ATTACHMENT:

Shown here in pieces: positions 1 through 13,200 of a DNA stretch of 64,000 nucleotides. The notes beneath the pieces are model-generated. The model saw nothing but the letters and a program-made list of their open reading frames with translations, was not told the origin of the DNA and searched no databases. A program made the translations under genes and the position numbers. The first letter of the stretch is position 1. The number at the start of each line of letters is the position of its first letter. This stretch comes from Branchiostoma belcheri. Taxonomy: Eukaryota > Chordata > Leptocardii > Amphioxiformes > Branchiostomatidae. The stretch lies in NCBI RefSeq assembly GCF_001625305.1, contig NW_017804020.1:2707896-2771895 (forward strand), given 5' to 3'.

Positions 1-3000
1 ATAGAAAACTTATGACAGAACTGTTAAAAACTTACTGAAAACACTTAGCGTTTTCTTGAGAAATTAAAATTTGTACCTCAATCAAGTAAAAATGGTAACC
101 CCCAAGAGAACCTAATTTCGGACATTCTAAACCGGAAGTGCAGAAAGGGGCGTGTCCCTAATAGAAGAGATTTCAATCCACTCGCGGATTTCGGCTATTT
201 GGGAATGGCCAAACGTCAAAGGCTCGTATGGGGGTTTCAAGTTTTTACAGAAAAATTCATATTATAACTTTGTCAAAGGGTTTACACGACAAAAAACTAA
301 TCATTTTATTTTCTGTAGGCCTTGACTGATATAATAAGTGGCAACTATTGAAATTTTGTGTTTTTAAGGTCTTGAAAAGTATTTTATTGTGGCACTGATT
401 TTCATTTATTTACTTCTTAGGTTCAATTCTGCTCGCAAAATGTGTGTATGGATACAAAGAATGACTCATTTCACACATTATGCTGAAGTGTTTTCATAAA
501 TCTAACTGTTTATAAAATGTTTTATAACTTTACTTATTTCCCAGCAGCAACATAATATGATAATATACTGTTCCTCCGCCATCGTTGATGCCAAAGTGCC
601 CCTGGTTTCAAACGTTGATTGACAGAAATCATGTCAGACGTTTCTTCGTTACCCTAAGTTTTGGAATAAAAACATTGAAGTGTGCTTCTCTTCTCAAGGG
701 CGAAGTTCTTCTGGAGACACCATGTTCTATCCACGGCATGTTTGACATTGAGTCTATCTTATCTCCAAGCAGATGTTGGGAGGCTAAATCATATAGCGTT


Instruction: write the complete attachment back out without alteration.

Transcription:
Shown here in pieces: positions 1 through 13,200 of a DNA stretch of 64,000 nucleotides. The notes beneath the pieces are model-generated. The model saw nothing but the letters and a program-made list of their open reading frames with translations, was not told the origin of the DNA and searched no databases. A program made the translations under genes and the position numbers. The first letter of the stretch is position 1. The number at the start of each line of letters is the position of its first letter. This stretch comes from Branchiostoma belcheri. Taxonomy: Eukaryota > Chordata > Leptocardii > Amphioxiformes > Branchiostomatidae. The stretch lies in NCBI RefSeq assembly GCF_001625305.1, contig NW_017804020.1:2707896-2771895 (forward strand), given 5' to 3'.

Positions 1-3000
1 ATAGAAAACTTATGACAGAACTGTTAAAAACTTACTGAAAACACTTAGCGTTTTCTTGAGAAATTAAAATTTGTACCTCAATCAAGTAAAAATGGTAACC
101 CCCAAGAGAACCTAATTTCGGACATTCTAAACCGGAAGTGCAGAAAGGGGCGTGTCCCTAATAGAAGAGATTTCAATCCACTCGCGGATTTCGGCTATTT
201 GGGAATGGCCAAACGTCAAAGGCTCGTATGGGGGTTTCAAGTTTTTACAGAAAAATTCATATTATAACTTTGTCAAAGGGTTTACACGACAAAAAACTAA
301 TCATTTTATTTTCTGTAGGCCTTGACTGATATAATAAGTGGCAACTATTGAAATTTTGTGTTTTTAAGGTCTTGAAAAGTATTTTATTGTGGCACTGATT
401 TTCATTTATTTACTTCTTAGGTTCAATTCTGCTCGCAAAATGTGTGTATGGATACAAAGAATGACTCATTTCACACATTATGCTGAAGTGTTTTCATAAA
501 TCTAACTGTTTATAAAATGTTTTATAACTTTACTTATTTCCCAGCAGCAACATAATATGATAATATACTGTTCCTCCGCCATCGTTGATGCCAAAGTGCC
601 CCTGGTTTCAAACGTTGATTGACAGAAATCATGTCAGACGTTTCTTCGTTACCCTAAGTTTTGGAATAAAAACATTGAAGTGTGCTTCTCTTCTCAAGGG
701 CGAAGTTCTTCTGGAGACACCATGTTCTATCCACGGCATGTTTGACATTGAGTCTATCTTATCTCCAAGCAGATGTTGGGAGGCTAAATCATATAGCGTT